The state's pool of transitional housing accommodates only 26 offenders on mandatory supervised release and none of those units is in the Chicago area where the largest number of the state's inmates return.

"Everyone is responsible for this problem and we think the courts should do something to straighten it out," said Mills.

Incarcerating 1,100 people beyond their sentence costs the state about $2.4 million a year, based on IDOC's current per-capita cost of housing an inmate.

A change in the "turnaround" policy would have the added benefit of making more space in an overcrowded network of prisons, said Mills.

In addition to delaying an inmate's return to the community, the practice also means that when the individual leaves prison, they are not under the supervision of a parole agent. There are requirements to register with local police who conduct residency checks, but the more frequent monitoring of a parole officer doesn't happen.

After a tour of Pontiac Correctional Center with a group of lawmakers in February, IDOC Director Tony Godinez said more than 1,000 inmates were eligible for parole "but we can't release them because there's no place for them to go."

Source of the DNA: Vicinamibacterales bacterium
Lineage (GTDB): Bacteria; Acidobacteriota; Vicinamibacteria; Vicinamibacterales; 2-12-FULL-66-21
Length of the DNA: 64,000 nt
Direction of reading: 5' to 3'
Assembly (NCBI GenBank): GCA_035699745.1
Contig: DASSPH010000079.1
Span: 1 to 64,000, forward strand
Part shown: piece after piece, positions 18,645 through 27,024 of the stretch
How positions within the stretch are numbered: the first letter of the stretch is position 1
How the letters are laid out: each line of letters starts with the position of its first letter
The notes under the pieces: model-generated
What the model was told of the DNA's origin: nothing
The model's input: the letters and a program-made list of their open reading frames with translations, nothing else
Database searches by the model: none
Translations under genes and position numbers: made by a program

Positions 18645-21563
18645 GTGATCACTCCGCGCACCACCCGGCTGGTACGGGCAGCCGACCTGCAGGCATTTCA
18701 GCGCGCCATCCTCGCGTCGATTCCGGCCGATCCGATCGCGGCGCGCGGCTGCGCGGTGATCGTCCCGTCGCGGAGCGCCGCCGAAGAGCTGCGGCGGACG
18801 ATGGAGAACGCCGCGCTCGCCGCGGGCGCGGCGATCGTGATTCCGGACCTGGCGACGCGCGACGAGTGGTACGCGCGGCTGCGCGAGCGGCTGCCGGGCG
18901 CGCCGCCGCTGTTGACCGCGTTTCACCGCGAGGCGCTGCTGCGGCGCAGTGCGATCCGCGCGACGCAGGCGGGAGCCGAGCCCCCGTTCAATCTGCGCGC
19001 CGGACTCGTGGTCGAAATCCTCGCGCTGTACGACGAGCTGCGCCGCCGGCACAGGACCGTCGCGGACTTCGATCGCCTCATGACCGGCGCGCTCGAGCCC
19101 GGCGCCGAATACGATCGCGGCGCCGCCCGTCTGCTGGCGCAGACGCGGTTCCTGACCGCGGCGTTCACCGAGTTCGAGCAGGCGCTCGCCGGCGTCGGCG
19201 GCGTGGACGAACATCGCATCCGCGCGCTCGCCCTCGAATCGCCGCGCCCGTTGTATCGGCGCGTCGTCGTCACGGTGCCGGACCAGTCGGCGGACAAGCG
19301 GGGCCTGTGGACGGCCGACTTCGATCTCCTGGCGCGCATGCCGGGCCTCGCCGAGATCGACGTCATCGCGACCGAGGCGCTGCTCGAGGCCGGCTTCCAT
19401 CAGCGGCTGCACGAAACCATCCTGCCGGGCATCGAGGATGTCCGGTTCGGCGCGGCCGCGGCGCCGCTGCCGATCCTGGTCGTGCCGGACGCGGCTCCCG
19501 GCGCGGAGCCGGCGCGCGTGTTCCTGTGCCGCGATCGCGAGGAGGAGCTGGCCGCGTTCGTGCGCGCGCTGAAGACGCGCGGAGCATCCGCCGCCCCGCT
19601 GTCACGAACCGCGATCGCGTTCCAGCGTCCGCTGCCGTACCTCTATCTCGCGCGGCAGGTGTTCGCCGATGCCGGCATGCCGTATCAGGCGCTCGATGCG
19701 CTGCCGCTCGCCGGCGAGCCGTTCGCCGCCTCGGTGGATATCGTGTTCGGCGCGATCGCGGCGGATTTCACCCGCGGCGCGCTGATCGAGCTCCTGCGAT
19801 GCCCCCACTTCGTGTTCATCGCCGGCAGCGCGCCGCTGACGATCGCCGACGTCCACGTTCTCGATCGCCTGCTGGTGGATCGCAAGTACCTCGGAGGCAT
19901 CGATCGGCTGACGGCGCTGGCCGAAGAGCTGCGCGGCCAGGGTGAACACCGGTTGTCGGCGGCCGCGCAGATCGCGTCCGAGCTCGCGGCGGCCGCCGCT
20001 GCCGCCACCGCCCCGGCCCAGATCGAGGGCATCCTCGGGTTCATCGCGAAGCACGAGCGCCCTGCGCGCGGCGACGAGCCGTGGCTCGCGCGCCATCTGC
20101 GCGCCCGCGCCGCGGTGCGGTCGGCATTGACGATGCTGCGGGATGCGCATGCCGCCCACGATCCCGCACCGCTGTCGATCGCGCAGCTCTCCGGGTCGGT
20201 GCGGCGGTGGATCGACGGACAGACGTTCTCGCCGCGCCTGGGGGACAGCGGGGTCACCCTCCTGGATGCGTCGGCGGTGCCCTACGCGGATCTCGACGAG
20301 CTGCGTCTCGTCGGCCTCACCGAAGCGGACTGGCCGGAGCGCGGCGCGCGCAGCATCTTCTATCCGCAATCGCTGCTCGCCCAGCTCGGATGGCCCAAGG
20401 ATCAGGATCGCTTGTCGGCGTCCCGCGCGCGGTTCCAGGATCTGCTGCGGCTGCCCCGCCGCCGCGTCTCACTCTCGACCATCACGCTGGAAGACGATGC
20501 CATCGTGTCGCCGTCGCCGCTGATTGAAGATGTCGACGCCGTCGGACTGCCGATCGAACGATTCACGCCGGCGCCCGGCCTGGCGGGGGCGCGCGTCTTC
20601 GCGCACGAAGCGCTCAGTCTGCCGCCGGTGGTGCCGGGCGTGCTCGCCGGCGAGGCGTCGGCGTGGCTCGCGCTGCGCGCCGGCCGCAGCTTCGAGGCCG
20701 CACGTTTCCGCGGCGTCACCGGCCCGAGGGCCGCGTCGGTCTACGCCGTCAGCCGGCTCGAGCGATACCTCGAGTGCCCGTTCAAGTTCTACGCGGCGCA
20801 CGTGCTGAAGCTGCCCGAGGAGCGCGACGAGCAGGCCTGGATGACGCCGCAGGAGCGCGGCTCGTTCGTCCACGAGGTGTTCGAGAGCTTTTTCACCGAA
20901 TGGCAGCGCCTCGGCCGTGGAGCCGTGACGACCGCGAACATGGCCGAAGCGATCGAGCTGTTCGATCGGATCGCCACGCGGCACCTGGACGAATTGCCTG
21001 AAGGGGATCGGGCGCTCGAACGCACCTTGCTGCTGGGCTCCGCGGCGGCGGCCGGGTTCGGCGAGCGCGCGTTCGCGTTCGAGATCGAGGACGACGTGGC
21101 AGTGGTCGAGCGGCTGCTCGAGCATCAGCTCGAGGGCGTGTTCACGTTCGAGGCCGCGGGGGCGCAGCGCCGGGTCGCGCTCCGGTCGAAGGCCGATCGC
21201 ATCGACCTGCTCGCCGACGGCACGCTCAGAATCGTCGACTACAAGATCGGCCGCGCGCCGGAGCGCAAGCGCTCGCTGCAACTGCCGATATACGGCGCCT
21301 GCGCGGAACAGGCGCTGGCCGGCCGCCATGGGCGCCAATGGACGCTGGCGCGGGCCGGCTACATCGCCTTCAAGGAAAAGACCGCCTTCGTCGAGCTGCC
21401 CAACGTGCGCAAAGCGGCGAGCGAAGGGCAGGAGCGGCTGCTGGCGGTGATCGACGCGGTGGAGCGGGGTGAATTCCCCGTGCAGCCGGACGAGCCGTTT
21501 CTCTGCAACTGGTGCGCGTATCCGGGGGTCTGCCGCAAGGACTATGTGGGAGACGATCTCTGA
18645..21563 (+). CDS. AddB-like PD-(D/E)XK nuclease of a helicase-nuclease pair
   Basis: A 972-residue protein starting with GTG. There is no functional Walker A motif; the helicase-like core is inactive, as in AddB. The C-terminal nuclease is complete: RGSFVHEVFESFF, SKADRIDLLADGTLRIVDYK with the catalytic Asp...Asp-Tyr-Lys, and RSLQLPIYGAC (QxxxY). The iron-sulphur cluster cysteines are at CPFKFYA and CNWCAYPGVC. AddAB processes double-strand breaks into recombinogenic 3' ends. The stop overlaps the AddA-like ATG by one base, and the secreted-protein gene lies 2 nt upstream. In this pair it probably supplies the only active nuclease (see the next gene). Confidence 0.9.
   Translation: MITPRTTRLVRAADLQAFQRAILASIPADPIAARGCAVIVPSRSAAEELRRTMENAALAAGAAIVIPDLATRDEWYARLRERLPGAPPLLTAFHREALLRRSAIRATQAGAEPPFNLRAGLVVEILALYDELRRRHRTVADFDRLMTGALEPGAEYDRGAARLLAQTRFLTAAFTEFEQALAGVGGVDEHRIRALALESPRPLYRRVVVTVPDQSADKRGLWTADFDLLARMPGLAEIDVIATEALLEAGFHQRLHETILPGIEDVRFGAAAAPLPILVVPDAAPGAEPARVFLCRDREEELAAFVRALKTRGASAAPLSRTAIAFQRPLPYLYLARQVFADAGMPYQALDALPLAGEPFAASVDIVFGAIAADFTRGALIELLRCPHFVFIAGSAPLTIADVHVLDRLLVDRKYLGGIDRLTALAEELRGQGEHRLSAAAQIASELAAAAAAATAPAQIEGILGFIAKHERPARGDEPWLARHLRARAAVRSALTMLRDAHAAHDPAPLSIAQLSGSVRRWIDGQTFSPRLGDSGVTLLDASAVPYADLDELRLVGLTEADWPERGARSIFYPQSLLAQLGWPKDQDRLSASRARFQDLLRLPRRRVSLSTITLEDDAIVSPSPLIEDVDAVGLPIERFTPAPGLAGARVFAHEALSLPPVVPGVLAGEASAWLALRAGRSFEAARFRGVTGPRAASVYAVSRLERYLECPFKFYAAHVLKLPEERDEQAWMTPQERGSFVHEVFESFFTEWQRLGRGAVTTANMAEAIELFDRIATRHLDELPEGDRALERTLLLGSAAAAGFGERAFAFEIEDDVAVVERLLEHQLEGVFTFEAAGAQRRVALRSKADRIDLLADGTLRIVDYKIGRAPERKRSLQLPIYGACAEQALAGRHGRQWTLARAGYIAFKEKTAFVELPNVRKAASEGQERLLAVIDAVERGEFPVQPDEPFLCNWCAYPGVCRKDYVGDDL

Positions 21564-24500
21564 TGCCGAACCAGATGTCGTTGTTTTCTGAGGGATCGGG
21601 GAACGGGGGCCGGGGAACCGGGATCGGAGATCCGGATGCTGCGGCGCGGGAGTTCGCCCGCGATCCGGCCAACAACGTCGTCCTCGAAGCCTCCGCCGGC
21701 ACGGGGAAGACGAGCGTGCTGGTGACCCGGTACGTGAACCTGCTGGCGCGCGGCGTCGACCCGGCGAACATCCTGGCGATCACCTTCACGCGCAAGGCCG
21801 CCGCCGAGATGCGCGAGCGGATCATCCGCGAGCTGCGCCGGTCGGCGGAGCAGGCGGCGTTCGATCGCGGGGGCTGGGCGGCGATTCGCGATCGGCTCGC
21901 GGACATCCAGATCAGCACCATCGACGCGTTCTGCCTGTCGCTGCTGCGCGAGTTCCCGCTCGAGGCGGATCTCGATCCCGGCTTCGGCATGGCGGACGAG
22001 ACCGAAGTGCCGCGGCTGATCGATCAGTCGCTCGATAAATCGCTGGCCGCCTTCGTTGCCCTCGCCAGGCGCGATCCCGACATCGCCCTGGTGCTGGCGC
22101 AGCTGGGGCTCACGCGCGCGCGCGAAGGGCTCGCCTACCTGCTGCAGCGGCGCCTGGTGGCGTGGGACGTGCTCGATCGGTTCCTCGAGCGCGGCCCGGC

- So basically you are holding them against their will simply because they are homeless!  Do you also do that for all the other homeless folks?  Of course you don't, so this is unconstitutional!

The state of Illinois has not yet filed its response to the petition.

According to the Illinois State Police, 180 registered sex offenders reside in McLean County, with nine listed as non-compliant with registration rules and four whose locations were unknown.
- So?  What does this have to do with the article?

McLean County Public Defender Kim Campbell said its very difficult for sex offenders to locate appropriate housing.
- And why is that?  Because of the unconstitutional residency restrictions that's why!